KUALA LUMPUR: Among the grouses Dewan Rakyat Speaker Tan Sri Pandikar Amin Mulia had in wanting to resign was the perception that the Malaysian Parliament was seen as a rubber stamp for decisions by the executive.
The Speaker of the lower house, in explaining yesterday the retraction of his resignation letter, said he had told Prime Minister Datuk Seri Najib Razak that he wanted reforms to be implemented so that the Parliament and the Speaker’s office would no longer appear as if they only acted on the orders of the government. “It is not true that I tendered my resignation because I was unhappy with the toilets or furniture in the Parliament building,” he said with reference to statements on the matter by Barisan Nasional Backbenchers Club chairman Tan Sri Shahrir Abdul Samad and former prime minister Tun Dr Mahathir Mohamad.
“I tendered [resignation] based on my desire to restore dignity to the Parliament and make it a first-class Parliament on par with other parliaments in the world,” he said in a press conference at his official residence in Kuala Lumpur yesterday.
Among the reforms he wanted was the removal of the minister in charge of the Parliament so that the Parliament was fully in charge of his own administration. The minister with this portfolio is usually a minister in the Prime Minister’s Department.
Pandikar Amin said he wanted the select committee system instituted, in addition to the five existing standing committees. Select committees, as practised in other parliaments, would enable better scrutiny and debates of new bills, he said. He also wanted the Parliament building to be upgraded to have infrastructure and facilities that were on par with the government buildings in Putrajaya and with the Palace of Justice.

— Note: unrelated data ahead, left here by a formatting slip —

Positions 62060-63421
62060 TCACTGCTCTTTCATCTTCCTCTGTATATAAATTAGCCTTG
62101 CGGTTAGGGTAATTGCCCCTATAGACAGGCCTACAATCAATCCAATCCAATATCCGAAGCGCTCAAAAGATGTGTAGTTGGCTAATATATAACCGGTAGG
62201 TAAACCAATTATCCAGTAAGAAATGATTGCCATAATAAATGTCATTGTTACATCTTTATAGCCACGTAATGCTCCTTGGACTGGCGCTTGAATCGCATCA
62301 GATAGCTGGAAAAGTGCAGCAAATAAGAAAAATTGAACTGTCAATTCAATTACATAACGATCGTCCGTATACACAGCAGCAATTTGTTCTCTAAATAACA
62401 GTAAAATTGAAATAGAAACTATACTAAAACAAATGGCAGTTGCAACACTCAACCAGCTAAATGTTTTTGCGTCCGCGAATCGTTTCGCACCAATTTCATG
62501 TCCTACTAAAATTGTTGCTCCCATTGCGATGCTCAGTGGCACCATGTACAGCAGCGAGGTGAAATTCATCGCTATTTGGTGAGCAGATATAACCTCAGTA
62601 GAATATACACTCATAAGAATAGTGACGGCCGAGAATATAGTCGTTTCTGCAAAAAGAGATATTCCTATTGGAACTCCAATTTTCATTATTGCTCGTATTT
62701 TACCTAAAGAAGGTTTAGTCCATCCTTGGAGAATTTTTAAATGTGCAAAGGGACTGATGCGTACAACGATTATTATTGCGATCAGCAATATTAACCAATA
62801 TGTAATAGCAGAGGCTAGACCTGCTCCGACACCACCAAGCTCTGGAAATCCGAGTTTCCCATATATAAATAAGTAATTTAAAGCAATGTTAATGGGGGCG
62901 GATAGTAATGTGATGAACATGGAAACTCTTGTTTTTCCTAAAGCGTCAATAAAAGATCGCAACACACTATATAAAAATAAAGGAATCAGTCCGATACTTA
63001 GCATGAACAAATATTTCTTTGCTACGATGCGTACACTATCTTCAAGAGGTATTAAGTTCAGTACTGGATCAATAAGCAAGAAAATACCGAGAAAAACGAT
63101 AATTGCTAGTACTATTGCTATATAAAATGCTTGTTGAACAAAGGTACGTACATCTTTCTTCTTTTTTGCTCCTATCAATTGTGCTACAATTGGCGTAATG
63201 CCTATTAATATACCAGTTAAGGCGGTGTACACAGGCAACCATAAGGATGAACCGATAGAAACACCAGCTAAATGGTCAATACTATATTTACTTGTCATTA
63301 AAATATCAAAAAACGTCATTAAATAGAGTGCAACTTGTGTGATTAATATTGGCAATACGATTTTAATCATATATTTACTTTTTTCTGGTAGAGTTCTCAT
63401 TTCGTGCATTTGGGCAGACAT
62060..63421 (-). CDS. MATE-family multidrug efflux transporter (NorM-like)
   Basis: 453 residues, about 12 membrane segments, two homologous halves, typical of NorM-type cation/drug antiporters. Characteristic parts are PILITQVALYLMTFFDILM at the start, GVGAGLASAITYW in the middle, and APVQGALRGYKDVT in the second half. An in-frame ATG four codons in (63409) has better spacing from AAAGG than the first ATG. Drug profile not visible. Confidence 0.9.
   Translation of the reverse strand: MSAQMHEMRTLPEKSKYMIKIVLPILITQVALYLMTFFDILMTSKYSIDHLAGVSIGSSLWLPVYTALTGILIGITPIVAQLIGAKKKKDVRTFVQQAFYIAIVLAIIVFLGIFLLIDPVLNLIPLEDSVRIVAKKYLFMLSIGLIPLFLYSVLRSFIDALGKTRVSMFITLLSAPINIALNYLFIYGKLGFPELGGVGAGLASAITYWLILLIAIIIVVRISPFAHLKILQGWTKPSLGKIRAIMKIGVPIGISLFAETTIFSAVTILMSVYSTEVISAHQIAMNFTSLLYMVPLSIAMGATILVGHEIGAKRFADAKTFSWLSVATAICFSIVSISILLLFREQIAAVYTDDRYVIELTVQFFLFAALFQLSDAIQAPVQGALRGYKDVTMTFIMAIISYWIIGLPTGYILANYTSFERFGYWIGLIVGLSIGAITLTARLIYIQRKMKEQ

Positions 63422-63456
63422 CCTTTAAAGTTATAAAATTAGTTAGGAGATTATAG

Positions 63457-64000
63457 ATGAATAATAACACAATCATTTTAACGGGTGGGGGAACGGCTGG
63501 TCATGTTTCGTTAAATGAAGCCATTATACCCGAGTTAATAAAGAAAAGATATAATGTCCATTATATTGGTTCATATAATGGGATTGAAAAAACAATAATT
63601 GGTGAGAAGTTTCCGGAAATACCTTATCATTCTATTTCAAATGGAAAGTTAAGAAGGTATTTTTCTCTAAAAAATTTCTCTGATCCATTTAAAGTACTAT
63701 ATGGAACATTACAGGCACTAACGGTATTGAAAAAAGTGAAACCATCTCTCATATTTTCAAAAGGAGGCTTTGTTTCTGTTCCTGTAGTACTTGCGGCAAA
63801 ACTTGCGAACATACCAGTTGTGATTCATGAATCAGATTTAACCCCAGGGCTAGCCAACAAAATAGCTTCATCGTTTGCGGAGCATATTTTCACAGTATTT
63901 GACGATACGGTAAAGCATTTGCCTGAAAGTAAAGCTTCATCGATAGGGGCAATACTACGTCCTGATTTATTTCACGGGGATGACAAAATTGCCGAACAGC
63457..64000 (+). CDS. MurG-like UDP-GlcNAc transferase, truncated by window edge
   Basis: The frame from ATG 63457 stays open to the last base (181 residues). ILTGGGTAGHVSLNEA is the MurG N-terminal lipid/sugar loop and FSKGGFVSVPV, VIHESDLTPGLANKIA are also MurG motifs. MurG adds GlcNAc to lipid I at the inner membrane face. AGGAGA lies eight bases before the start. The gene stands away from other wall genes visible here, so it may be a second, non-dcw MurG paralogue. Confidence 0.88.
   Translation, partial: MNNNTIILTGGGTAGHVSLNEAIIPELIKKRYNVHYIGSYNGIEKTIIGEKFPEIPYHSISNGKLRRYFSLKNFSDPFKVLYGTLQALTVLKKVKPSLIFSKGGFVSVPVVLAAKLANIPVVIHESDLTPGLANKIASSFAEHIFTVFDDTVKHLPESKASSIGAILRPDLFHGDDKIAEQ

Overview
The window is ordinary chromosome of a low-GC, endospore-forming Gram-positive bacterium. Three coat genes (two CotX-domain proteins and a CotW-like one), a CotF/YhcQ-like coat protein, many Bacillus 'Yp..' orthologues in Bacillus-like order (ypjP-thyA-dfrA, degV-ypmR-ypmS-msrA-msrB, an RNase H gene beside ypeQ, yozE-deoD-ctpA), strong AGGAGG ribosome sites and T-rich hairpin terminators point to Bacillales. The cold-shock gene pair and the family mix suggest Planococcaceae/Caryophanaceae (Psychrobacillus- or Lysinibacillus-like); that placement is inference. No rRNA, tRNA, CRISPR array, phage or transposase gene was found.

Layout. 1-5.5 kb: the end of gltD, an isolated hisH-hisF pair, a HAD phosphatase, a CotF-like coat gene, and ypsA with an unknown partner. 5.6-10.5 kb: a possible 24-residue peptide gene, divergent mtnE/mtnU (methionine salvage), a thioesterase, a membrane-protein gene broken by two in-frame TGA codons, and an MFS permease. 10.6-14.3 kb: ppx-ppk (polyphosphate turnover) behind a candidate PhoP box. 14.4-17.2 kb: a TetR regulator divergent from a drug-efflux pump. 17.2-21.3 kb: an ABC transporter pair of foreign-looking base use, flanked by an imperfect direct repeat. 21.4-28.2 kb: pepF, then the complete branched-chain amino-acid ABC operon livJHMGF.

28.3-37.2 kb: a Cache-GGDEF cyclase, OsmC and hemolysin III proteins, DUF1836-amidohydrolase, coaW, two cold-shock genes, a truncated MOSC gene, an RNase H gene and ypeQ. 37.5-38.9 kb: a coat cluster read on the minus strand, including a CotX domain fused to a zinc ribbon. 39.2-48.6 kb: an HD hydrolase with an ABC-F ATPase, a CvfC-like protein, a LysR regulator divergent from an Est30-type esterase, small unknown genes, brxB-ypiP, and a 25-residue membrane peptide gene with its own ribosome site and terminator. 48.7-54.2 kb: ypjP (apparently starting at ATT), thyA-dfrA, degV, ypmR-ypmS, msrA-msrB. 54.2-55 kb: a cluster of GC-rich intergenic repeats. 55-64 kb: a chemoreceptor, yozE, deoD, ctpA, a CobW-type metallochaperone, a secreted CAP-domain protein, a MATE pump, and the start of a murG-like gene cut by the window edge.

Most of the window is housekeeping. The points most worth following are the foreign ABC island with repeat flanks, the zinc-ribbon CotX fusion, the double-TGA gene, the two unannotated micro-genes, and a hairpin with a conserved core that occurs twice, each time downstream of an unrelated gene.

Pandikar Amin said Najib had listened to these proposals and asked for time to fulfil them, as these matters had to be approved by the Cabinet. He said Najib subsequently informed him that the Cabinet meeting on April 10 had discussed some of these matters and agreed that Deputy Prime Minister Tan Sri Muhyiddin Yassin would oversee the implementation of some of these changes.
Pandikar Amin said yesterday that such reforms had been on his agenda since the last general election in 2013. He also said he wanted to uphold the concept of separation of powers between the legislative and the executive branches of government. “This is my seventh year as Speaker. If there are no changes as what I have proposed, I won’t hesitate to write again to the prime minister of my resignation. If what I have suggested is not implemented by the executive in the remainder of this Parliament term, I will resubmit by resignation.
“There is no need for others to announce that the Speaker has resigned. If the prime minister won’t accept my resignation, I myself can announce it,” he said.
Pandikar Amin explained his intended resignation and subsequent retraction yesterday after being forced to deny it when Dr Mahathir announced it over the weekend.
The Speaker said he had met Najib, who did not want to read his resignation letter, but had listened to his grouses instead and told him to stay on. — The Malaysian Insider
This article first appeared in The Edge Financial Daily, on May 20, 2015.